Why the Neocons were so determined to go to war with this character is not at all clear. Frustration from the government’s inability to strike back at the actual terrorists? Embarrassment from seeing our accusations against Saddam prove baseless? Israeli interests? Whatever the case, we were forced to invent hidden weapons of mass destruction in order to create some threat to the United States and ultimately justified our invasion with the claim that Saddam had violated provisions of the armistice or 1991. In effect, we declared war on a country that had done us no harm and was not threatening us. This is the sort of thing that makes our demands that persons like Vladimir Putin observe international law ring a bit hollow.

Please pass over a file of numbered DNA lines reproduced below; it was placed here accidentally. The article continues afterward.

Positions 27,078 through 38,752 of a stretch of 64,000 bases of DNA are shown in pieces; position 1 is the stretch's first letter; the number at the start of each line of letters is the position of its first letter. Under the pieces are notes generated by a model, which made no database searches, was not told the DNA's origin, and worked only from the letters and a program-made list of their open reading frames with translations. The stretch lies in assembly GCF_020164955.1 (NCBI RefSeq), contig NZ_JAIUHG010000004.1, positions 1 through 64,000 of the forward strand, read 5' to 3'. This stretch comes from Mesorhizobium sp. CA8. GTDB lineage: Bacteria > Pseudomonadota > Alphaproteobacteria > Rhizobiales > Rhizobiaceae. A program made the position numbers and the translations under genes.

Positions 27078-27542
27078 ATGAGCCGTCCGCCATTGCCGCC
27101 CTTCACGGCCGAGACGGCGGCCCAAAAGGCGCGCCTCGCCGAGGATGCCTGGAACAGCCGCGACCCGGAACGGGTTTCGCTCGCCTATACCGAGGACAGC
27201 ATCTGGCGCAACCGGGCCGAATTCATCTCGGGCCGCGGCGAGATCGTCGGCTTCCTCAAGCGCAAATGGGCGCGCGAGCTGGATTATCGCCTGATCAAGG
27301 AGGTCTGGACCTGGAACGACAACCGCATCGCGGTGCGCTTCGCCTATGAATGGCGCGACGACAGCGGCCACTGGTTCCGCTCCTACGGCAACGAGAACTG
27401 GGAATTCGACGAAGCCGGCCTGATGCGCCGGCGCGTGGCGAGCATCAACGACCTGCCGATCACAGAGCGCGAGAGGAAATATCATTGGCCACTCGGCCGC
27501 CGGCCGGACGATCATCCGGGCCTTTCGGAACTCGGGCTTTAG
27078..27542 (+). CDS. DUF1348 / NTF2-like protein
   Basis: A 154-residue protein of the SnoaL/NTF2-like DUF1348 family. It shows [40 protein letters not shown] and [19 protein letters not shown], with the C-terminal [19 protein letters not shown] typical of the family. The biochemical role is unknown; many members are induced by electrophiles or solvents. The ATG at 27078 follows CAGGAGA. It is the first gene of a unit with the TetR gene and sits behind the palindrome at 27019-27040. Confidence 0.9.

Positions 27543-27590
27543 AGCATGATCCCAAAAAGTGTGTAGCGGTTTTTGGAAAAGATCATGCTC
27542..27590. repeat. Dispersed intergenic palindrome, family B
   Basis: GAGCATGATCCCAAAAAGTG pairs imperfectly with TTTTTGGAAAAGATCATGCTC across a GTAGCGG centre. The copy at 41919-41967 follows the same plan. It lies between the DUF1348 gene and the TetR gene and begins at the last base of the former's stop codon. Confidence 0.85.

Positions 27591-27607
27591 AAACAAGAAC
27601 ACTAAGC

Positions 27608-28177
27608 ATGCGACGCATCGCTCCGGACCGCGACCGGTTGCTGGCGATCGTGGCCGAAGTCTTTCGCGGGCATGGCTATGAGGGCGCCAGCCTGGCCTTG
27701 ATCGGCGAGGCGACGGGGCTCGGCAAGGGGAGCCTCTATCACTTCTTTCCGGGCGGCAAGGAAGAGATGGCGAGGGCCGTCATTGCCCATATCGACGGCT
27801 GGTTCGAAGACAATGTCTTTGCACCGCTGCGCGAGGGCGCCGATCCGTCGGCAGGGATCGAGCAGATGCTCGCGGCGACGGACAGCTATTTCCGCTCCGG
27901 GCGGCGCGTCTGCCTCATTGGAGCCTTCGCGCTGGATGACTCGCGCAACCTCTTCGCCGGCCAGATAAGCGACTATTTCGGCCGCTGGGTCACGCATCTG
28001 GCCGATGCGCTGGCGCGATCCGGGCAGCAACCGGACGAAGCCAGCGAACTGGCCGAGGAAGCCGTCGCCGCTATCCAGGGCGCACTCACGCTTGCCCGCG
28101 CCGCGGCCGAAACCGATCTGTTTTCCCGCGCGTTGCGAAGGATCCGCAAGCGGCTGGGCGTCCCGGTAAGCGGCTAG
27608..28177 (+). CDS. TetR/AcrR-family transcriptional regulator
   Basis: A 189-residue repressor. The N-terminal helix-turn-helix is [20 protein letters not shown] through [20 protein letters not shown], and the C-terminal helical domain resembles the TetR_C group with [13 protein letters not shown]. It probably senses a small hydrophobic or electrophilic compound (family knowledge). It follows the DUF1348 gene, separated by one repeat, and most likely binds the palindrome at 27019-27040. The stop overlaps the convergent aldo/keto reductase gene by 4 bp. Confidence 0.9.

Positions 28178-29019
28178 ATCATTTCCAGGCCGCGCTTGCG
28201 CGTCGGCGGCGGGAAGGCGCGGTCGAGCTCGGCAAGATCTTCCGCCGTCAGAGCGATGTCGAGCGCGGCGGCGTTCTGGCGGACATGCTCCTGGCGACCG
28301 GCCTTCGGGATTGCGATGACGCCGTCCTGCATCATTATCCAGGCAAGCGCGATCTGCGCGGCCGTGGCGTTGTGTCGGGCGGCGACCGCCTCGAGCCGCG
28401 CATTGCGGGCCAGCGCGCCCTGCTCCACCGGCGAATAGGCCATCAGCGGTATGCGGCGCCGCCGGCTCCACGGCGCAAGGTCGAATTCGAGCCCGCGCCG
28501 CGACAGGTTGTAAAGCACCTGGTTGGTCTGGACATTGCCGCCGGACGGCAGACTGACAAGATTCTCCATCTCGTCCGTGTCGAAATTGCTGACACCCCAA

The war, which was not to be paid for by Iraqi oil as promised, was easily won, but as is generally the case, the peace was not. Not only did the Bush administration have no plan for securing a stable post-Saddam Iraq, apparently presuming it would just spring into being, but it sometimes seemed that they were trying to plunge the country into chaos. Disbanding the Iraqi army rather than co-opting it left Iraq with no indigenous force to police the country, presenting the American military with a task for which it was not really prepared. The Americans would consequently look more like occupiers than liberators, especially when the Pentagon began hiring foreign mercenaries for many policing duties. Dismissing every public servant who was a member of the Ba’athist party was utterly foolish, immediately robbing the country of much of its human infrastructure. Most of these people were Ba’athists simply because it was a requirement for keeping their jobs; even the Nazis were not treated to such a drastic measure.